2008-11-07 / Columnists


'Max Payne' - Avenging Is A Payne
By Robert Snyder

The best revenge that Mark Wahlberg has for being pushed into a bit part on the most popular Saturday Night Live Show since 1994 is the opening weekend box office win for "Max Payne."

The video game-turned-movie clobbered "W.", Oliver Stone's Presidential biopic, $18 million to $10 million. "Payne" star Wahlberg may feel some degree of gratification because "W." stars Josh Brolin, who hosted the SNL's Sarah Palin-appearance audience grabber.

But, when the dust settles, Wahlberg will be left with a money-making franchise that should keep him rich but far away from Oscar, which he came close to scoring in 2006 with "The Departed."

Directed by John Moore ("Behind Enemy Lines"), "Payne" is a "Death Wish" revenge story, where depressed detective M.P. (Wahlberg) wanders through rainand snow-swept streets and alleys of Manhattan in search of those responsible for the murder of his wife and infant child. He descends into a subterranean world of beautiful decadent women, pumped-up tattooed drug addicts and strange evil winged creatures. All this has something to do with a mysterious pharmaceutical company, for which his beloved wife worked.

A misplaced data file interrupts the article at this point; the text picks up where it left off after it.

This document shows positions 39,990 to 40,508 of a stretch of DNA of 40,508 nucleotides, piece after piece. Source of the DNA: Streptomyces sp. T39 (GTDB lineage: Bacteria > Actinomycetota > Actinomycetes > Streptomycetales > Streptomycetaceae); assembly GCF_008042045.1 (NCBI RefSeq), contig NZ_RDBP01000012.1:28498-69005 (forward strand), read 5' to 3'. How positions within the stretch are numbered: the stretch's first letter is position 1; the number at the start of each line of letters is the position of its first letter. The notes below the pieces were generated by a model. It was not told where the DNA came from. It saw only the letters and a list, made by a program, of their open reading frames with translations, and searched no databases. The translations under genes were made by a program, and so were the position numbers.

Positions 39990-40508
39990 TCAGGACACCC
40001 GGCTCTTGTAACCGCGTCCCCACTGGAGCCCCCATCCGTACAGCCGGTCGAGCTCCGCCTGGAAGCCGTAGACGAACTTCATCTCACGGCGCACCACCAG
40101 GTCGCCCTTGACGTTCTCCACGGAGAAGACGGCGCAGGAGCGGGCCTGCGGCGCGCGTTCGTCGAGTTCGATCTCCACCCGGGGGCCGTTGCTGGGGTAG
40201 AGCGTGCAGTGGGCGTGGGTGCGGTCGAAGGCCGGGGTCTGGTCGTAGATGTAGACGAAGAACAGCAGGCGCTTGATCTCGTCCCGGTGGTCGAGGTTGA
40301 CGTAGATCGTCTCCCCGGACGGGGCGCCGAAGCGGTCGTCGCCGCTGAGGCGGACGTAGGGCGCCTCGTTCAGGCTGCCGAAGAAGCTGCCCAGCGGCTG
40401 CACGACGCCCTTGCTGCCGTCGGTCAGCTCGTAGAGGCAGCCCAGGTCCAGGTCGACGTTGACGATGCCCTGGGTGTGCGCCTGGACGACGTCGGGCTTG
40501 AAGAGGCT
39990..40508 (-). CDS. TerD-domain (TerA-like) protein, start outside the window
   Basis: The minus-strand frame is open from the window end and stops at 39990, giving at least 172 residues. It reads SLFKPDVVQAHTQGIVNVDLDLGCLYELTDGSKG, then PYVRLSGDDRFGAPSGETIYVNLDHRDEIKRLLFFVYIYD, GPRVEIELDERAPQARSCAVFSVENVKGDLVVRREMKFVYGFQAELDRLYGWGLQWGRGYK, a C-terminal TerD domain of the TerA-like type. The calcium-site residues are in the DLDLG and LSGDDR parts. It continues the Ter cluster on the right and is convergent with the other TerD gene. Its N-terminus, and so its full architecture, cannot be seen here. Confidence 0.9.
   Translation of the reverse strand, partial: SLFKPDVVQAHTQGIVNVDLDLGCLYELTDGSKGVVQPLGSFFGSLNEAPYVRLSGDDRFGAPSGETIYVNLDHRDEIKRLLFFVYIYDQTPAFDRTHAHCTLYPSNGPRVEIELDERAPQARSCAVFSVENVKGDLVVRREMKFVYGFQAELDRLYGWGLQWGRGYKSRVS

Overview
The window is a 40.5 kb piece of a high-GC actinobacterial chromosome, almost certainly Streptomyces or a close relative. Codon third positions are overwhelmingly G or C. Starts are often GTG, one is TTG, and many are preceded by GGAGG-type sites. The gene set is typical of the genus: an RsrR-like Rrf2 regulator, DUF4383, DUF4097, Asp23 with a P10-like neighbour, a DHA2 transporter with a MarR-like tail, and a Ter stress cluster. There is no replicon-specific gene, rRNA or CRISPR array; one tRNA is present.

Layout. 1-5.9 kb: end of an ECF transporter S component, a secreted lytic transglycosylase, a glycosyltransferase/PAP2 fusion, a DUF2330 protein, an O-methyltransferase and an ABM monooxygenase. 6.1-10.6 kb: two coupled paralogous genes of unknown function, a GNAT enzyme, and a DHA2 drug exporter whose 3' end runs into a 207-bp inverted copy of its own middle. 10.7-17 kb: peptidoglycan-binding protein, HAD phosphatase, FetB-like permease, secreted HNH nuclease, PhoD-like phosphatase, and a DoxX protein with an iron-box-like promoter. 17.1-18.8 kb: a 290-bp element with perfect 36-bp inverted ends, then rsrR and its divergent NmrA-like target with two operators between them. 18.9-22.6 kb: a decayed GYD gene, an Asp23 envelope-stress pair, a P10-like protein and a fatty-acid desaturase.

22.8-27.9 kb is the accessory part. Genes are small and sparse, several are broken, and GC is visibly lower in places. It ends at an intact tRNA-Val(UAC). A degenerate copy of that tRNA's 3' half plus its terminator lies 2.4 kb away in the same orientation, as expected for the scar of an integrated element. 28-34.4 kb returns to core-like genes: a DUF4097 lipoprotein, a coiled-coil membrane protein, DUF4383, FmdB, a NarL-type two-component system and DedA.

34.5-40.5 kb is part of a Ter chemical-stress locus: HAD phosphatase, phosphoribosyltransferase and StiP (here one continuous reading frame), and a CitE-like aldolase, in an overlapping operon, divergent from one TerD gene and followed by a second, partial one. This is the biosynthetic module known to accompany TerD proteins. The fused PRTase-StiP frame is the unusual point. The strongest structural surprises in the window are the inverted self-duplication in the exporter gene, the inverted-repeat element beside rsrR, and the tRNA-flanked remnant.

The film starts with Payne plunging into icy waters. There, he hangs suspended ruminating about his brief life. We are led to believe that, like William Holden's character in "Sunset Boulevard," this is the end of Max Payne. Unfortunately, no. He bounces back to dodge more slow-motion bullets and blast the bad guys, much the way Keanu Reeves does in the "Matrix" movies. None of it adds up to much, except great gross receipts at the box office, which means there's a big market for mindlessness.

In these tough economic times, stay away from "Max Payne." If you want action, rent the latest "Indiana Jones" flick and save your money for gas and groceries.

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